60600
GDP rose 2.3% from a year earlier.
GDP rose 2.3% from a year earlier.

Sweden’s Strong Growth Gives Hope to Central Bank

Sweden’s Strong Growth Gives Hope to Central Bank

Sweden’s already piping hot economy racked up firm growth in the fourth quarter, an outcome that was roughly in line with market expectations and that reinforced the spotlight on the central bank and its ultra-loose monetary policy.
Gross domestic product grew 1% in October through December compared with the previous quarter and rose 2.3% from a year earlier, the statistics office said on Tuesday. Economists polled by Reuters had expected a 0.9% expansion on the quarter and a 2.4% rise from a year earlier. GDP grew 3.3% for the full year 2016 compared to the previous year.
“The Swedish economy is doing well. That picture is enhanced (by today’s figures) and it is also the image we get from statistics received earlier in the year,” said Elisabet Kopelman, economist at Swedish bank SEB.
The outcome was also well above the Swedish central bank’s own outlook where it had forecast year-on-year growth of 2.15% in the final three months of last year.
Separately, statistics showed retail sales rose 2.2% year-on-year in January and 1.3% from the previous month, an outcome that was also above analysts’ expectations.
Sweden’s central bank held rates unchanged at -0.50% earlier this month and retained its view that more cuts could come, surprising some analysts who had expected it would signal that five years of ever looser policy had come to an end. “We believe that we will eventually see a reversal in monetary policy, and this can provide support for future rate hikes,” Kopelman said.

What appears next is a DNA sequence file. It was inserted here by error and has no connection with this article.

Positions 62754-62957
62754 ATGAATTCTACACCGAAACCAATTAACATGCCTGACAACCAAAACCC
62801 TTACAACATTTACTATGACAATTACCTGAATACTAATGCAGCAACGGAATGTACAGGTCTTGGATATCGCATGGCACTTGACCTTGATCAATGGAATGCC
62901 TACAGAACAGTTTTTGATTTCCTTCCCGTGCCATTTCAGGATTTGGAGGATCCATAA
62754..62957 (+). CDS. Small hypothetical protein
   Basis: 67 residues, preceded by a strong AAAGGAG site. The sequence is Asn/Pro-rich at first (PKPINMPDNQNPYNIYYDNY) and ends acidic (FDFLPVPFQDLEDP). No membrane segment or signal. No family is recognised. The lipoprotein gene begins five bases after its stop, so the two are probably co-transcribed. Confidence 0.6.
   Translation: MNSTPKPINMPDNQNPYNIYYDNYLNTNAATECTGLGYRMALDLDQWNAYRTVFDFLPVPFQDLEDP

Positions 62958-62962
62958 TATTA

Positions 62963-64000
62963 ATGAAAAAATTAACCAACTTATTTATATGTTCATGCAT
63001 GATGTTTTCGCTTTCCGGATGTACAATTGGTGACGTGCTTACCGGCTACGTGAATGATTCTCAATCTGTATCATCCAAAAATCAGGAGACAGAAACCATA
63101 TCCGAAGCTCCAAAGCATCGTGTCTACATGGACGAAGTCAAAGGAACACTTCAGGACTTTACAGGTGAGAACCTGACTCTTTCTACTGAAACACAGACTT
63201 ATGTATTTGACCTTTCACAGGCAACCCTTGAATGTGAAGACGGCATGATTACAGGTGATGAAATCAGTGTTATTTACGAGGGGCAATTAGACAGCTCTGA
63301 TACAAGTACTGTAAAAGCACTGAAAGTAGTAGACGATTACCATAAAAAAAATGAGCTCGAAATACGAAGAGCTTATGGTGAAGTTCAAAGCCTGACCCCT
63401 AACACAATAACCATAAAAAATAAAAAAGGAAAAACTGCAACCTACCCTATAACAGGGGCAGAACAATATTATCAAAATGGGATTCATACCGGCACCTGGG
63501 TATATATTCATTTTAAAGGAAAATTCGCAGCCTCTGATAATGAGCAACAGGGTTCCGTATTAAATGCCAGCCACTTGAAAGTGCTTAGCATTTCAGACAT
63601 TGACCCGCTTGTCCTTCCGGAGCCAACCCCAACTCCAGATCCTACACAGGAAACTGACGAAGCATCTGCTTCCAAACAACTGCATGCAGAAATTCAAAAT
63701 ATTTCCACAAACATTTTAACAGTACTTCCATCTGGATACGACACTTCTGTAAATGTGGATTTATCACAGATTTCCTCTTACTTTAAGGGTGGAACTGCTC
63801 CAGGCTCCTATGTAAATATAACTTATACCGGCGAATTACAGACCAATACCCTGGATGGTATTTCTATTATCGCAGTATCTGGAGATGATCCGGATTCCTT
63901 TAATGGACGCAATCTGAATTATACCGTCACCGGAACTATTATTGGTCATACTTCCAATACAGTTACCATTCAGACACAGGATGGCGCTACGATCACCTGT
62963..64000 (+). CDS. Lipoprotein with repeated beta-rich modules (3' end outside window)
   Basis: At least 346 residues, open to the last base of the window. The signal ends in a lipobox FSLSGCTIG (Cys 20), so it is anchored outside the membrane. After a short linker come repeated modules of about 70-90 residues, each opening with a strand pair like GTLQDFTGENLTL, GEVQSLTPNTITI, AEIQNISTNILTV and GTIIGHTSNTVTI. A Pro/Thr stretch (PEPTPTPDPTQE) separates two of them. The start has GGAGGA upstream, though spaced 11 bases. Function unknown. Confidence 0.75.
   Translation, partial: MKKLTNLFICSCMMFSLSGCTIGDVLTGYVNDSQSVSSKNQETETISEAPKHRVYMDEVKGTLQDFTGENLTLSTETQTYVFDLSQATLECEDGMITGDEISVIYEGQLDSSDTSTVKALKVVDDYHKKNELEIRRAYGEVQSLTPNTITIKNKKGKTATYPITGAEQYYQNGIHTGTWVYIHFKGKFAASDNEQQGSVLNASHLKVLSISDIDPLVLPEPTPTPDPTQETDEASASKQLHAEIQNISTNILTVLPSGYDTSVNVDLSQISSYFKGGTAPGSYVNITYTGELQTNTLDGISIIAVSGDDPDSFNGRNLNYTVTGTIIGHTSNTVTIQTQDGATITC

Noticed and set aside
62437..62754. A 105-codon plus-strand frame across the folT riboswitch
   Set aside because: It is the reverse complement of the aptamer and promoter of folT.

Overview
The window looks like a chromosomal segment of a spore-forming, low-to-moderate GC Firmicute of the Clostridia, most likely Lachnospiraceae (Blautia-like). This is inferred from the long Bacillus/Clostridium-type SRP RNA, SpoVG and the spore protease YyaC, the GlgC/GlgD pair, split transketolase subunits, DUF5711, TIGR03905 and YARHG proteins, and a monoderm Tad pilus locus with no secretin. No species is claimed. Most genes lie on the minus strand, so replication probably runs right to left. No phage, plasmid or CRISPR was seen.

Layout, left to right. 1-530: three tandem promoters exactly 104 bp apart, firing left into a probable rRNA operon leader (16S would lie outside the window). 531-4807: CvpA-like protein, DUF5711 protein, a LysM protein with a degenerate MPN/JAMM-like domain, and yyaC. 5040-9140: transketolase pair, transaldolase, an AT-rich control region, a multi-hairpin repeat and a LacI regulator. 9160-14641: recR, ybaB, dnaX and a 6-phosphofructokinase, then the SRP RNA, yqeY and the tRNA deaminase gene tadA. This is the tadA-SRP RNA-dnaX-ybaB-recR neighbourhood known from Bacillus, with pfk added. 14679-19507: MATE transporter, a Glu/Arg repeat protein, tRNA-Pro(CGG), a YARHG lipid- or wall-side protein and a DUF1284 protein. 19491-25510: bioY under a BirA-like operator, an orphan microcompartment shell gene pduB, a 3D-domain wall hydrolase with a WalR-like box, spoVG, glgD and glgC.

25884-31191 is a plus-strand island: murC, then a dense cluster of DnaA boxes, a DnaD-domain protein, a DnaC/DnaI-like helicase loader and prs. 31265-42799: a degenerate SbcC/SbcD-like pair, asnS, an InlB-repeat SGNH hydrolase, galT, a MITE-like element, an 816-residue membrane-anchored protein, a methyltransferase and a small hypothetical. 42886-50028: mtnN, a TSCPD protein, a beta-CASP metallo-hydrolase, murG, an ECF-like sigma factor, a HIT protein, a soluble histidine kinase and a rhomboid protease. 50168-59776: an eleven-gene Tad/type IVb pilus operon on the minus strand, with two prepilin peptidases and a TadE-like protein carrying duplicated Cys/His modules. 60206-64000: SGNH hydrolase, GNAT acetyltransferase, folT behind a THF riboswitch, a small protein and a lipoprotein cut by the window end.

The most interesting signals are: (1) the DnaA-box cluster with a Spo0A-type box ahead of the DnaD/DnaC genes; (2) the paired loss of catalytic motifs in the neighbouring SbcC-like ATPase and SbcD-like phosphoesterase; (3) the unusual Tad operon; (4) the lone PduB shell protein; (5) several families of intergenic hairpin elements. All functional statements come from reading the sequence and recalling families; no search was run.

Sweden’s economy has been running on all cylinders, thanks in part to investments designed to address a housing shortage and care for a record number of immigrants from war-torn countries like Syria and Iraq, Bloomberg reported.
 “Exports are picking up” thanks to a weak currency and an improved outlook for the global economy, Robert Bergqvist, chief economist at SEB AB in Stockholm, said in a telephone interview. That raises the likelihood that the central bank will start raising rates already in December. That’s sooner than the Riksbank’s forecast of early next year.
Despite the economy slowing from its 2015 peak, the Riksbank predicts inflation will pick up and stabilize around the target next year. Since its Feb. 15 meeting, a number of Riksbank board members have stressed that they’re not in a hurry to tighten policy until inflation is back on firm ground. The Riksbank will publish minutes from that meeting on Wednesday.

Short URL : https://goo.gl/4NqLUP
  1. https://goo.gl/GYxqdG
  • https://goo.gl/4JbmDV
  • https://goo.gl/bEf9T0
  • https://goo.gl/vtN9vP
  • https://goo.gl/WxbsoL

You can also read ...

World GDP is expected to advance 3.5% in 2017—its best year since 2011—and 3.7% in 2018.
Nearly 10 years after the financial crisis brought the global...
Supporters of EU-Mercosur Free-Trade Pact Push for Deal
Supporters of a free trade pact between the EU and the...
The OECD believes that tax evasions cost governments around the world as much as $240 billion a year in lost revenue.
They have revolutionized the way people live, but are US tech...
Kuwait Needs $100b Over 5 Years to Cover Deficit
Kuwait will need $100 billion of additional financing over the...
Emmanuel Macron (L), French Labor Minister Muriel Penicaud (C) and Jean-Claude Juncker.
The EU is trying to present itself as more socially just,...
China to Help Shortfalls in Pension Funds
China on Saturday announced a pilot program to help pension...
Few Signs of Progress in NAFTA Talks
Negotiations in Mexico to update NAFTA have not made much...
Goldman Predicts Four Rate Hikes in US
The US economy is heading into 2018 with strong momentum that’...

Add new comment

Read our comment policy before posting your viewpoints

Image CAPTCHA
Enter the characters shown in the image.

Trending

Googleplus